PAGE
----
If you have voyageurs in your French-Canadian ancestry, some of your forebears may be from Sorel. The hamlet provided many engages for the fur trade, actually. Why? Did some towns send more of their sons than others? And what attracted the men to doing such hard labor of paddling and portaging?
I found some answers in Carolyn Podruchny’s book “Making the Voyageur World: Travelers and Traders in the North American Fur Trade.” She says,“Between the 1790s and 1820s, large numbers of Sorel men entered the fur trade, amounting to well over a third of the adult male population.”
A third is a lot!! (By the way, I reviewed her book a while back.)
Why did men from French-Canadian villages become paddlers?
It started with land—the need for farm land, and the problems of producing enough to support a family.
Land parcels, laid out in long ribbons that abutted the St. Lawrence River, was distributed by seigneurs (feudal lords), who then granted land to peasant farmers (the habitants) who paid rent or eventually bought land. Many farms were self-sufficient. With surplus grain—mostly wheat—they could trade for items they couldn’t produce on the farm—salt, sugar, coffee and tea—and hardware like barrels and iron goods.
But some habitants couldn’t get ahead. They may have accumulated debt to purchase their farm and clear the land. There were years with poor crops due to late frosts, flooding or droughts—or poor soil. Not all had the skills to make a living as a farmer.
When families couldn’t produce enough beyond their own needs and their seigneurial dues, they needed another source of income. In the fur trade, they could work intermittently while managing their farms during other seasons.
Did they come from certain parishes?
Poorer parishes around Montreal and Trois-Rivieres became “voyageur parishes.” Early on, between 1701 and 1745, Podruchny says (citing historian Allan Greer) that:
- half of all engages were Montreal men,
- 34% came from parishes on the south shore of the St. Lawrence
- and 16% came from the north shore.
Parishes such as Sorel?
Oui. Sorel was one voyageur parish, with poor, sandy soil. Located on the south shore of the St. Lawrence, where the river enters Lake St. Pierre, and with many islands, the habitants would be adept with boats. And the parish was far enough from the city (Montreal is 43 miles away) to be unaware of a labor market where they might receive higher wages and better working conditions.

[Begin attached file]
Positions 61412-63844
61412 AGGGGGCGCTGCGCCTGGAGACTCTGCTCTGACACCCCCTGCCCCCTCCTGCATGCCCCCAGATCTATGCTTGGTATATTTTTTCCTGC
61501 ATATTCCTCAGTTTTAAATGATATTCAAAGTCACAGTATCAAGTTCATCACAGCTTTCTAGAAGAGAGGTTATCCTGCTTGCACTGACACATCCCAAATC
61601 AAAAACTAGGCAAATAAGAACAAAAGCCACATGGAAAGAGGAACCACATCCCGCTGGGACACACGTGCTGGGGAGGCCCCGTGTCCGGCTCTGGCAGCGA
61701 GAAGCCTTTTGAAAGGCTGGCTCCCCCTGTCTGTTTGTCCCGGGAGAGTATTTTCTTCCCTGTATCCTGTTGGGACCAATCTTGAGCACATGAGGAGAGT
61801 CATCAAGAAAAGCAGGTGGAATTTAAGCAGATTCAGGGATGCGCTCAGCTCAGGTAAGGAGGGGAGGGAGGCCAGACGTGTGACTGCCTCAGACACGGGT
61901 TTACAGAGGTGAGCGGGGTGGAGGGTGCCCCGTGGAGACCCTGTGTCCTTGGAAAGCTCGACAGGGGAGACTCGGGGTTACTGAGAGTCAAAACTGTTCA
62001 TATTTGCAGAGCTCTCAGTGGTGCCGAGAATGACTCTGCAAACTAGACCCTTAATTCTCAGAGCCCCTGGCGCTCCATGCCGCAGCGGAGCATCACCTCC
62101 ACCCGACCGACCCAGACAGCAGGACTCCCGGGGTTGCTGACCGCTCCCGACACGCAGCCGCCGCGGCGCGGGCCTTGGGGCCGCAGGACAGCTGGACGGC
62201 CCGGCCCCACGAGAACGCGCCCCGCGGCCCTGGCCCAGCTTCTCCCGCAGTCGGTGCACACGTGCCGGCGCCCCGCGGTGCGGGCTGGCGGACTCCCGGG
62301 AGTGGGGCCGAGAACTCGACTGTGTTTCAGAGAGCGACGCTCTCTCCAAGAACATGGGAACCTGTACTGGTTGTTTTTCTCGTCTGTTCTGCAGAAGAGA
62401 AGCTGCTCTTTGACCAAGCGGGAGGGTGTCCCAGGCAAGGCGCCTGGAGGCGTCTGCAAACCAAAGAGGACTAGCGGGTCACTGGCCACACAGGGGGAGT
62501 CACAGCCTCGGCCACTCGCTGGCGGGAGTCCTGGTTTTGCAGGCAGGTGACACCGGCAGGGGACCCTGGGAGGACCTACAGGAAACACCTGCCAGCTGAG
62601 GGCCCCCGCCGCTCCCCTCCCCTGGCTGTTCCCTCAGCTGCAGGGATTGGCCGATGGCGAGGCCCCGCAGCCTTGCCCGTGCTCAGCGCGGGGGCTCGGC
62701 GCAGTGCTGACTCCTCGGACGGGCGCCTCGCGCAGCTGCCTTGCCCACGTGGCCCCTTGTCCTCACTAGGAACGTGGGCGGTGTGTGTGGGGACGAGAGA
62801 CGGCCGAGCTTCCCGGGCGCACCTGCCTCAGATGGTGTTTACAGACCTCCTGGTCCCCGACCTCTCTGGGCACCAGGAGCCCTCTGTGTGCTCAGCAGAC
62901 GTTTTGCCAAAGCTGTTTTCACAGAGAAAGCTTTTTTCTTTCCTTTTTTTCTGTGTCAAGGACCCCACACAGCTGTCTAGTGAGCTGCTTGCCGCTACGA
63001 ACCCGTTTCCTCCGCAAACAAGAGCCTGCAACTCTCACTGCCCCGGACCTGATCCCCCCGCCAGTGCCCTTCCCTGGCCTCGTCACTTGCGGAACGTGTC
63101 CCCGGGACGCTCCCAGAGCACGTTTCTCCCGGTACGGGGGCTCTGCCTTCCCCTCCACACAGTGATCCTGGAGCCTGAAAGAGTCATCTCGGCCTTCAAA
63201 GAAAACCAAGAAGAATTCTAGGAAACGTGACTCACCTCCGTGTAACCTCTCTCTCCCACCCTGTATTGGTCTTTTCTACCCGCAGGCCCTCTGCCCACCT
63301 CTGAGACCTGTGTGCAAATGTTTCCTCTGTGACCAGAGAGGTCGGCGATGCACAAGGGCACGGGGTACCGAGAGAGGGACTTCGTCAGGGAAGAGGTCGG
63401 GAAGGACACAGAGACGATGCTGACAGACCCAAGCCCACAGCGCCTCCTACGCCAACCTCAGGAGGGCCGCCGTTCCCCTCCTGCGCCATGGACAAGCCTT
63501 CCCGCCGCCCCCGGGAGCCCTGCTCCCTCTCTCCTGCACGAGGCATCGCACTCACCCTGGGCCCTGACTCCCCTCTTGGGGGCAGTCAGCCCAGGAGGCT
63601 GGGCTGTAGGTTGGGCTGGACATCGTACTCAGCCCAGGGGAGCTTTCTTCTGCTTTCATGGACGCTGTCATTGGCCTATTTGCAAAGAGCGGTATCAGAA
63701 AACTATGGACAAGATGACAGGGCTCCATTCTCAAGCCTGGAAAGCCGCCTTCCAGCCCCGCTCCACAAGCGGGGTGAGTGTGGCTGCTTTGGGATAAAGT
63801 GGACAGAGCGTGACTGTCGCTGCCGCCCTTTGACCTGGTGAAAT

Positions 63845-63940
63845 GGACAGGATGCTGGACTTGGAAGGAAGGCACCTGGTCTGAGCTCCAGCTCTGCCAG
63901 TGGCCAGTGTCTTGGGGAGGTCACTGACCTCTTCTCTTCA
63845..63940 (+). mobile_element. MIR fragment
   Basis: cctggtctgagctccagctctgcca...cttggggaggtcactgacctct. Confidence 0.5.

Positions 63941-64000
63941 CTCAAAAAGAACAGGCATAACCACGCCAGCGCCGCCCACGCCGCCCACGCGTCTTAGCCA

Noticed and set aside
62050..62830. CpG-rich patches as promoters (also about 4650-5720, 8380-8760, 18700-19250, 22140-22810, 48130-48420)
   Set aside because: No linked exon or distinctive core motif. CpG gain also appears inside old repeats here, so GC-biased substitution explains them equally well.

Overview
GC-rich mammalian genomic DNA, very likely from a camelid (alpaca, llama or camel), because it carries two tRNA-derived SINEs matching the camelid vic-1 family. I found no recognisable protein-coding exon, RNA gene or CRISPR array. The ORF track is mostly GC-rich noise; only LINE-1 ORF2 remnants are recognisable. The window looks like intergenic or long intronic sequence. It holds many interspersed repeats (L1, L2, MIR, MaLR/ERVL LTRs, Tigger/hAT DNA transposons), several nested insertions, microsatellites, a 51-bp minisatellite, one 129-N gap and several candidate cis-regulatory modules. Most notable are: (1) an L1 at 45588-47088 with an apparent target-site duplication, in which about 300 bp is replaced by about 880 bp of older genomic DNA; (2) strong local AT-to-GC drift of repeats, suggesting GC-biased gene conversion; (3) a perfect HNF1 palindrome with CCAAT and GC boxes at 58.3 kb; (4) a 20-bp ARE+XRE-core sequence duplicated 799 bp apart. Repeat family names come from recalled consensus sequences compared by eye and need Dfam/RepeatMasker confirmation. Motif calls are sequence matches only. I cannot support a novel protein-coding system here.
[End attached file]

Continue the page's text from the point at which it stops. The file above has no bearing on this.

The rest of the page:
By the late 18th century, wheat could not be productively cultivated. To earn wages, that’s when Sorel’s young men entered the fur trade in droves. Think of it, one-third of all men of the community, for about 30 years. Think how that would change the women, the children, the men who stayed.
Soil farther away from the river was rocky and steep (while nearer was richer). Parts of Maskinongé, on the St. Lawrence’s north shore and 75 miles from Montreal, also had poor soil and its impoverished habitants chose seasonal work in the fur trade.
Did the fur trade companies prefer men from certain areas?
Because the urban employers in Montreal paid higher wages, fur trade companies recruited paddlers from the distant countryside. They expected them to be “cheap and docile” and experienced. Plus they didn’t have to pay equivalent wages to local skilled or unskilled labor.
Another asset of peasant labor—men were less likely to form ‘combinations’ or strikes against their employers than were urban workers because they were scattered throughout the countryside much of the time and were seldom close to complete poverty.” Urban men had fewer food or hunting/trapping resources than those in the country.
A family tradition
If a man served in the fur trade, chances are strong that his brothers and sons would continue the tradition and sign contracts. Stories—sagas of paddling the wild waters, surviving as a winterer, trading with the tribes— would be retold for generations, along with key information that introduced men into that way of life. Over time, up to 12% of some parish male populations worked in the fur trade.
So yup, Serving in the fur trade reflected both a community tradition and a family need. What were their alternatives? And if you didn’t want to work at a trade (apprentice for up to 7 years), how else could you make a living?
- What was it like? Read a novel — “Waters Like the Sky” or “Treacherous Waters.” Or the ebook.
- Got a question? I’ll research the answers for a future post.
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“Making the Voyageur World: Travelers and Traders in the North American Fur Trade” by Carolyn Podruchny. University of Nebraska Press (Lincoln, 2006) pp 27-30.